It think this idea of “Borrow to Buy” could really appeal to the tradpubs (traditional publishers). If you are getting on a plane, and it doesn’t cost you anything to do, I think you are much more likely to select a well-known book than to start with something of which you’ve never heard. Indies (independent publishers) can compete strongly on price: there would be no price competition here when you started to read. You would want something relatively safe (likely to be good, with decent proof-reading), because you don’t want to take a lot of time picking something.
Many people would want to start reading the book they heard about on the news, or for which they saw a full-page ad somewhere.
Why don’t I think magazines/newspapers would work as well?
I think you are less likely to be hooked part way through something in a magazine and have that emotional drive to finish it. You might read a great article and want to subscribe, but I think the pass-through rate on the sales would be a lot lower on that.
An obvious question: why wouldn’t you just read on your own Kindle?
There is that issue of lost/broken/not charged, or of wanting to try a different model…but this would also appeal because the books on it would be free (for the duration of your encounter). Maybe you normally wouldn’t pay $9.99 for a book, but you start reading it on the plane and get hooked.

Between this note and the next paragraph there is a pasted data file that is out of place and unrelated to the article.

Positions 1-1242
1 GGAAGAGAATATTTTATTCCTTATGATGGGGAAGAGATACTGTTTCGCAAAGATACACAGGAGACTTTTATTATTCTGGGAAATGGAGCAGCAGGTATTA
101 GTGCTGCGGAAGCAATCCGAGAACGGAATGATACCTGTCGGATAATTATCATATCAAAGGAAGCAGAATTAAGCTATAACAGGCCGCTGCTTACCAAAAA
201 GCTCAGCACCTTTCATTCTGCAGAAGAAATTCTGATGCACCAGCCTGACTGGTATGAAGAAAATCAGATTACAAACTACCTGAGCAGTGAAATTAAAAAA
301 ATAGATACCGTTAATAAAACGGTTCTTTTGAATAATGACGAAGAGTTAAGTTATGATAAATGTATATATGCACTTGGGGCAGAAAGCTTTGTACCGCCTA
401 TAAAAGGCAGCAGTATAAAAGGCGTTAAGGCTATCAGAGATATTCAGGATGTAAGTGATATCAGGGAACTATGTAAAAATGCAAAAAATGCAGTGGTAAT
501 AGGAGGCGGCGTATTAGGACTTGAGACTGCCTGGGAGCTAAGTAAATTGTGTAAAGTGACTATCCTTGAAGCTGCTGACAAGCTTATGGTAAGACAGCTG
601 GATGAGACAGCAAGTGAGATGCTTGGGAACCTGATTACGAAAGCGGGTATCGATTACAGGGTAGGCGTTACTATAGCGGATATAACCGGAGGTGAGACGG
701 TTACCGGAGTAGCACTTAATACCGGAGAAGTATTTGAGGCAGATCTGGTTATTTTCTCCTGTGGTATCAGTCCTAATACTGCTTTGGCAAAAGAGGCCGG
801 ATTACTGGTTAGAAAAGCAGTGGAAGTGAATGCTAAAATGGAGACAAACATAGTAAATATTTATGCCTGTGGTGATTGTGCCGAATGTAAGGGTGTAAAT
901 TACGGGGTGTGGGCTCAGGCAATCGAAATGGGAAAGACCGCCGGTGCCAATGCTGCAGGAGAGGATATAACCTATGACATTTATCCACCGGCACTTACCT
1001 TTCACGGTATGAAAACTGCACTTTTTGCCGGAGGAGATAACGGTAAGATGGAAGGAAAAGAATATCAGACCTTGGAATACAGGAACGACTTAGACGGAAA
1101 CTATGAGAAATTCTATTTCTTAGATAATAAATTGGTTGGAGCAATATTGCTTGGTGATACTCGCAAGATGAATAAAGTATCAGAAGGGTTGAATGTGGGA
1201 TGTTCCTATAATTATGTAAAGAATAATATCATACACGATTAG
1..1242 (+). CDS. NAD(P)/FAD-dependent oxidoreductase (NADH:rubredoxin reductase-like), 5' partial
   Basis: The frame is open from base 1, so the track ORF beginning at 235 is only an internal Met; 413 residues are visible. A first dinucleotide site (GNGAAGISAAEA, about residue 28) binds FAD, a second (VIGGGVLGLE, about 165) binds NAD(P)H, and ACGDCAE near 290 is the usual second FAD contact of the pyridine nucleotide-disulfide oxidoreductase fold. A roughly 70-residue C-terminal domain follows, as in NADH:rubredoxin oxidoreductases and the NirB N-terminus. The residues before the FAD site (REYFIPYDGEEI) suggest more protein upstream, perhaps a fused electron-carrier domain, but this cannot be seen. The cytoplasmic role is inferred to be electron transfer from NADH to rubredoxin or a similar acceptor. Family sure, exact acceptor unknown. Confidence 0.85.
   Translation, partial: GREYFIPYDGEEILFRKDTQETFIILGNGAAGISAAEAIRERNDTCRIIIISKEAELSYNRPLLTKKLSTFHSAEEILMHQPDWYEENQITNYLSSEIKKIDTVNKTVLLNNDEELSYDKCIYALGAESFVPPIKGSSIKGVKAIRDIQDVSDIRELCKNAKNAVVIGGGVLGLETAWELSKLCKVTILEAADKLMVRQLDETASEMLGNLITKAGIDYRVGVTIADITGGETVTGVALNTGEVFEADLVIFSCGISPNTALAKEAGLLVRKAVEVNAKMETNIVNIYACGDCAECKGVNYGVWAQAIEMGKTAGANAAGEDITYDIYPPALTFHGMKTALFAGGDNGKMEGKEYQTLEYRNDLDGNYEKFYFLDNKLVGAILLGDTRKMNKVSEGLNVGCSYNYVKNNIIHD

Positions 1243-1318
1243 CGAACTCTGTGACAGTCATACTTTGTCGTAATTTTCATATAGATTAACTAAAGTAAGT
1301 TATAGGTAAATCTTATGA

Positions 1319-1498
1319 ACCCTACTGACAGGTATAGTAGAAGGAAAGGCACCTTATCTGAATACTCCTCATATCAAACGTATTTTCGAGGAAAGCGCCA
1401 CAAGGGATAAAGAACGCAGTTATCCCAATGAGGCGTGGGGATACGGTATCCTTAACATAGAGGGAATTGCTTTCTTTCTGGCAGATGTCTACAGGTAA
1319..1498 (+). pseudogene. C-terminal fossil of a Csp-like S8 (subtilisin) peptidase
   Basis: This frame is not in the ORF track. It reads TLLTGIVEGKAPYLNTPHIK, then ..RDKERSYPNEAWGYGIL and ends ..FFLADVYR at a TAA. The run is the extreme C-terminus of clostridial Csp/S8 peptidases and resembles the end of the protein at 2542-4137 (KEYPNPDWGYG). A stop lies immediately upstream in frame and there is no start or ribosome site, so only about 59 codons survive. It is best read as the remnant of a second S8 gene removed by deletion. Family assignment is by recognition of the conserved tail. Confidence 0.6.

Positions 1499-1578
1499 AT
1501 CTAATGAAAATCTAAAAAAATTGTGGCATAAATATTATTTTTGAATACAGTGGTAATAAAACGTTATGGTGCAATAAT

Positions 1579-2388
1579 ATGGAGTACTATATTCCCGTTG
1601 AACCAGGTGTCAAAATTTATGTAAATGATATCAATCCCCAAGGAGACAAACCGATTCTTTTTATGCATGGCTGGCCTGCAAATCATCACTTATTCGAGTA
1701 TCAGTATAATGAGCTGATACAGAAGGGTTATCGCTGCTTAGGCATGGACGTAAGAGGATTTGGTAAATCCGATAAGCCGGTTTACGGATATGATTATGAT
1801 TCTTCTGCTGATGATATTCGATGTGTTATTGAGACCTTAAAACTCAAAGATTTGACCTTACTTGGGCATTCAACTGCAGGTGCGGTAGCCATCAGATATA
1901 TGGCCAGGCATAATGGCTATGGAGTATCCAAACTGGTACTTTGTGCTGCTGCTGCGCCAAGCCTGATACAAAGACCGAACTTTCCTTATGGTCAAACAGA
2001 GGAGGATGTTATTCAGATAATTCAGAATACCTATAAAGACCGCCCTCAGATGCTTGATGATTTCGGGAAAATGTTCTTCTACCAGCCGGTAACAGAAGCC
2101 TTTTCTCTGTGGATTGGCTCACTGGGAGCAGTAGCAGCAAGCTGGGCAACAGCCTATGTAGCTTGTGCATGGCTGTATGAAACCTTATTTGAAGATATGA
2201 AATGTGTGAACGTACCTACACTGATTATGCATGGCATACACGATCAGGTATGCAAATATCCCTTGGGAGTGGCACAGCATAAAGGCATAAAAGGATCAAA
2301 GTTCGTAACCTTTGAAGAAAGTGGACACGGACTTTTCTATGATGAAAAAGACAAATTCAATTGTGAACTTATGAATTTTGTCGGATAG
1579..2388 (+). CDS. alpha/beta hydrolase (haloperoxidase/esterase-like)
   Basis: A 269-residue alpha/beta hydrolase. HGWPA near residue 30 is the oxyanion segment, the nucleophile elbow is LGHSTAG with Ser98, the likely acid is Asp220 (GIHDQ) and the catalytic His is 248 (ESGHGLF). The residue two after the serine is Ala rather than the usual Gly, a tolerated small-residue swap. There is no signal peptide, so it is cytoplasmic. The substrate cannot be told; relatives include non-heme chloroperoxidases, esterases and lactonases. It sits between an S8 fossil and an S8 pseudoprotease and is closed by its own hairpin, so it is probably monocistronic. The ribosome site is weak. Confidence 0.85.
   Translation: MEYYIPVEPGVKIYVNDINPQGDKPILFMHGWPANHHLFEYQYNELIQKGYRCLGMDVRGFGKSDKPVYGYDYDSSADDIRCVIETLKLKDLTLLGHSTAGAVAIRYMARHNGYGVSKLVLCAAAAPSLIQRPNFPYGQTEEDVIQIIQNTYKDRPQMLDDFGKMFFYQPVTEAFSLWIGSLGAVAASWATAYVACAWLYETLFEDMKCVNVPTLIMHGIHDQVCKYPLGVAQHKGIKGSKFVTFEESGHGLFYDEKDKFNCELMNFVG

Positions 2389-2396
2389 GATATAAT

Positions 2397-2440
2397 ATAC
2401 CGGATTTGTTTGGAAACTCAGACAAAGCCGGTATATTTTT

What do you think? Am I missing any major barriers to this? Would this be something that would help tradpubs maintain market share? It seems to me that it benefits the tradpubs and the airline/hotel/restaurant/public transit agency significantly. I think it would help hardware manufacturers: I don’t think very many people would say, “I don’t have to buy my own Kindle because I can read one at Starbucks”…and the ones who do probably wouldn’t have bought one anyway. Feel free to tell me and my readers what you think by commenting on this post.
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This post by Bufo Calvin originally appeared in the I Love My Kindle blog. To support this or other blogs/organizations, buy Amazon Gift Cards from a link on the site, then use those to buy your items. There will be no cost to you, and a benefit to them.